“The government of India could have amended the rules and not sought mandatory clearing of TET (Teachers’ Eligibility Tests) for those
who had been working for decades. But they did not. So their salary suddenly went back to Rs. 3,500, leading to several of them taking their own lives in despair. Then the present government brought it up to Rs.10,000 a month.”
Meanwhile the embarrassment of the Basic Education Department’s note saying that so far only three teachers’ deaths met the compensation criteria has compelled the government to respond.
As PARI reported on May 18, the Allahabad High Court had said that the state must grant at least Rs. 1 crore as ex-gratia compensation to the families of polling officers (teachers and other government employees) who died due to Covid-19 after duty in the panchayat polls.
On May 20, Chief Minister Yogi Adityanath directed his government to coordinate with the State Election Commission to “address the current situation.” As he reportedly put it, “Currently the guidelines do not cover the impact caused by Covid-19… within their ambit…the guidelines need to be amended keeping a sympathetic approach.” The state government is “ready to provide all the necessary facilities to its employees, especially at a time when they have done election or any other duty,” he said.
However, says Dinesh Sharma of the Teachers’ Federation, “We have still heard nothing directly in response to our letters from either the government or the SEC. We have no idea how many teachers they are considering and what modifications are being made to the guidelines.”
Nor are the teachers accepting the government’s claim of innocence in holding the panchayat polls in April. “Now the CM is saying he just followed the High Court’s order by conducting the elections when they did. But when the HC ordered the state to lockdown, his government moved the Supreme Court. Also, if the HC said the process was to be completed by April, a second wave of Covid-19 was fast emerging. The government could have sought a review but did not.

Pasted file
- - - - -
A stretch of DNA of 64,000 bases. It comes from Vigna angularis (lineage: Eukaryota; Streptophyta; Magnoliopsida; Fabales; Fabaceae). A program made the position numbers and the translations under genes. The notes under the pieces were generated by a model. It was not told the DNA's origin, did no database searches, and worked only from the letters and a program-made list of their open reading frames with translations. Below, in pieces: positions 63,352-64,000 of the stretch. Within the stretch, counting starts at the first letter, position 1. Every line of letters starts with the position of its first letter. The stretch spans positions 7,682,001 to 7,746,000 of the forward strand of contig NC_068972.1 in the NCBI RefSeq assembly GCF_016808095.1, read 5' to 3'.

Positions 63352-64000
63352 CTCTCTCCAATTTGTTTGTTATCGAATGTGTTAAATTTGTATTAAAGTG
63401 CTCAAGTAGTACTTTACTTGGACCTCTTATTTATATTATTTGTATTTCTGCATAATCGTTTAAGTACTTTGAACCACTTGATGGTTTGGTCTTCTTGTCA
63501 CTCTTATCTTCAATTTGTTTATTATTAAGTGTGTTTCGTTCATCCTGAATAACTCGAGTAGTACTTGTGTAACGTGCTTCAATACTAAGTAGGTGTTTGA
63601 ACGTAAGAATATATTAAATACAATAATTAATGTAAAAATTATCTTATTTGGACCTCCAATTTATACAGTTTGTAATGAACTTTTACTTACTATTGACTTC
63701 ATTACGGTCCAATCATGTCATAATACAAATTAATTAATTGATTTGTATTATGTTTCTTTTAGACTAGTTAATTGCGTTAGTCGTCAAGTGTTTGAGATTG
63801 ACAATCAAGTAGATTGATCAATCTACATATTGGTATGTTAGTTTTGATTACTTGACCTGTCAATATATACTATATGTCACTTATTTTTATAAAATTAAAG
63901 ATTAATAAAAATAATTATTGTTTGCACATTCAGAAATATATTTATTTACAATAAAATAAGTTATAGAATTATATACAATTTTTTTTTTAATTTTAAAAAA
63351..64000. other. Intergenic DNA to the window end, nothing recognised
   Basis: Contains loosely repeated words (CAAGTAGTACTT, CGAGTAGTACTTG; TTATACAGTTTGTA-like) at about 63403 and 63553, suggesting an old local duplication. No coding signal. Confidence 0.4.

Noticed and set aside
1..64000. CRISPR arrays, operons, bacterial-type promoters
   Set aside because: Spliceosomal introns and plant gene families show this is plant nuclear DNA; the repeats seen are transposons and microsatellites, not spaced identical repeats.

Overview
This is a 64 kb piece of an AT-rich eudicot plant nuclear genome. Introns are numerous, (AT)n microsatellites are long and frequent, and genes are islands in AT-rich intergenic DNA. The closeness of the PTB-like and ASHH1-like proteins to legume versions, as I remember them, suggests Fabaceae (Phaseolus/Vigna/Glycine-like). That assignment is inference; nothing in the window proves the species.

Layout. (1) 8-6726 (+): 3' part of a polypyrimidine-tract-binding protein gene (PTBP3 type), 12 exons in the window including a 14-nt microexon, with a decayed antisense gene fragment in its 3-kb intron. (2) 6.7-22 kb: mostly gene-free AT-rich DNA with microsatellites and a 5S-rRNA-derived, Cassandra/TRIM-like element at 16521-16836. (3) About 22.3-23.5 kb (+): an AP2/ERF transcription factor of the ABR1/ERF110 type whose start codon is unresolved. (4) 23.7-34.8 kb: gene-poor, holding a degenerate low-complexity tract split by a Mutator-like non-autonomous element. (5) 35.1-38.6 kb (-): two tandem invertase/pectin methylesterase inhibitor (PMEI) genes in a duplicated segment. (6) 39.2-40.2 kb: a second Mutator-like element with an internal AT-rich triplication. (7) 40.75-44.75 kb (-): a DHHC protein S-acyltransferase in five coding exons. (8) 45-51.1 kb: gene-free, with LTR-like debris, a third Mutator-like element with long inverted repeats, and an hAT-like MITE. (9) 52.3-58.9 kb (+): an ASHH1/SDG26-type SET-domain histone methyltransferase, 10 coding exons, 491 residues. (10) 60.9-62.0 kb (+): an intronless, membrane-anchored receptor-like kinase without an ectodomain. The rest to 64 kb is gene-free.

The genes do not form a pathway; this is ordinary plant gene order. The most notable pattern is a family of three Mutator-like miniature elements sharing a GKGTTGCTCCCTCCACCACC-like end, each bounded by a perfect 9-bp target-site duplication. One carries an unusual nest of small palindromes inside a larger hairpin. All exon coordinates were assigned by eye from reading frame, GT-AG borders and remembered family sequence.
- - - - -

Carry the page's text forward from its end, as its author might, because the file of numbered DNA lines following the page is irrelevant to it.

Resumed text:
“The supreme court, in fact, asked the government if the counting could be deferred by 15 days, instead of holding that on May 2. They and the State Election Commission did not agree. They are talking about the high court – but
refused the supreme court’s offer of postponement
“I had asked the presiding officer on duty at the polling centre whether I could bring mummy home for the night of April 14 and return her there for duty on the 15th – which was voting day in this district,” Mohammad Suhail told PARI on the phone from Prayagraj (formerly Allahabad) city.
His mother, Alveda Bano, 44, was a teacher at Primary School Bongi in Chaka block of Prayagraj district. Her poll duty centre was in the same block. Her name is No. 731 on the list of teachers who died due to Covid-19 after compulsory duty in the panchayat polls.
“The presiding officer rejected my appeal and said it was mandatory that she had to stay there overnight. So my mother returned only on the night of April 15, picked up from the centre by my father. Her health started to worsen three days after she returned,” Suhail said. Another three days later, she died in hospital.
Mohammad Suhail has an elder sister who is married and lives with her husband, and he has a younger brother – 13-year-old Mohammad Tufail, who studies in Class 9. Suhail has completed Class 12 and hopes to take admission in a college now.
His father, 52-year-old Sarfuddin, says he “opened a small medical store last year, right before the lockdown,” which sees very few customers now. “I barely make a profit of 100 rupees in a day. We relied entirely on Alveda’s salary of Rs. 10,000.”
“When the shiksha mitras were promoted as teachers with a pay of 35,000 rupees they were declared non-eligible [for that grade of payment]. Now the same shiksha mitras , many of them with high qualifications, are teaching in the same schools, for 10,000 rupees a month - and there’s no question or discussion of eligibility anymore?” asks Dinesh Sharma.
Jigyasa Mishra reports on public health and civil liberties through an independent journalism grant from the Thakur Family Foundation. The Thakur Family Foundation has not exercised any editorial control over the contents of this reportage.